Theorists for Standard and Non-standard English

  • Created by: lwilson23
  • Created on: 04-02-19 15:36

William Labov

- studied non-prevocalic /r/ - adopted scientific approach in speech of New Yorkers. Hypothesised that the upper middle classes were more inclined to pronounce /r/ as an indicator of social prestige

- used three stores - Saks Fifth Avenue (UMC), Macy's (LMC) and Klein's (WC). 

- found after conducting his study that /r/ inclusion was highest in Saks and lowest in Klein's - proving his hypothesis that social stratification does occur in language. Marker of social prestige. 

- LMC tend to be socially/linguistically insecure and often overcompensate for their lack of social prestige due to this via /r/ inclusion.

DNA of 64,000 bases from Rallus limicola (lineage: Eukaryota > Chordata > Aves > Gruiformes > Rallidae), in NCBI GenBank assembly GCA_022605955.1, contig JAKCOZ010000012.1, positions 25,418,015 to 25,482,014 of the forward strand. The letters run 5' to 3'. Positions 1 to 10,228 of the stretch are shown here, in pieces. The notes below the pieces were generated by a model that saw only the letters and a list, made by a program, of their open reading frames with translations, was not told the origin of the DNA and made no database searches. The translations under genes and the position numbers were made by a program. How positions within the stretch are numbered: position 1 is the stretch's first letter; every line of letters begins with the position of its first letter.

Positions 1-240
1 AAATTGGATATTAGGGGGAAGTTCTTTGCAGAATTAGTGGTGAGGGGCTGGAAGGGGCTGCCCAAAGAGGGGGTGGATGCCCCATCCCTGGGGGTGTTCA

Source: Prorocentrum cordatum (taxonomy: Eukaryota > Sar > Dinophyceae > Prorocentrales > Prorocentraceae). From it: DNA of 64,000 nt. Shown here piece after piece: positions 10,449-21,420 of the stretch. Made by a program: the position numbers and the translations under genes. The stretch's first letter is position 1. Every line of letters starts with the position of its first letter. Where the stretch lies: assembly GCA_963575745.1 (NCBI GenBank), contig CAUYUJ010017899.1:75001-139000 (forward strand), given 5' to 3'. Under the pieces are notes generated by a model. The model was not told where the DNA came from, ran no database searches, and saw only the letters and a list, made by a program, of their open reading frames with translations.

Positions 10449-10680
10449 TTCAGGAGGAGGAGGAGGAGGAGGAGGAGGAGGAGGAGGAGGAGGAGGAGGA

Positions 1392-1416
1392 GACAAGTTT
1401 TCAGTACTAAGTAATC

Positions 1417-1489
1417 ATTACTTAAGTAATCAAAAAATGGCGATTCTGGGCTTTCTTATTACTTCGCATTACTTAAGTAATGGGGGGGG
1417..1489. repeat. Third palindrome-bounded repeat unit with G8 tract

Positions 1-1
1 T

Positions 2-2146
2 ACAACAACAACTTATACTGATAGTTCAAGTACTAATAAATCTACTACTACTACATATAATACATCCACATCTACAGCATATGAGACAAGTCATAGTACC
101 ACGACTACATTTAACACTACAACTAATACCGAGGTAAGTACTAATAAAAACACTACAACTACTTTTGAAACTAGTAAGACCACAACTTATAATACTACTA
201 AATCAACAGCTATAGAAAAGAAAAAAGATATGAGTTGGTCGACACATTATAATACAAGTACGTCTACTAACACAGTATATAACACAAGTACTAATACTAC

- Labov could only really conclude that /r/-less pronunciation lost ground in the late 1940s. 

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Peter Trudgill

- used Labov methods to study the pronunciation of the standard RP velar nasal /n/ (elongate n's second half) in Norwich - a geographically entrenched location. 

- walkin' (hard /n/ rather than velar nasal) more a feature of casual speech than formal - non-standard forms used more notably in males than females. 

- men pulled away from the RP norm - COVERT PRESTIGE

- women moved towards the RP norm - OVERT PRESTIGE

- difference may be due to women tending to be more status conscious than men or males tend to be more associated with 'roughness' and 'toughness' and would therefore speak in a much more harsh way. 

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Workman

- studied perception of accents in the UK - linked with intelligence

- participants associated Yorkshire accents with sounding the most intelligent whereas Birmingham accents were labelled as the least intelligent - showed stereotyping based on accent. 

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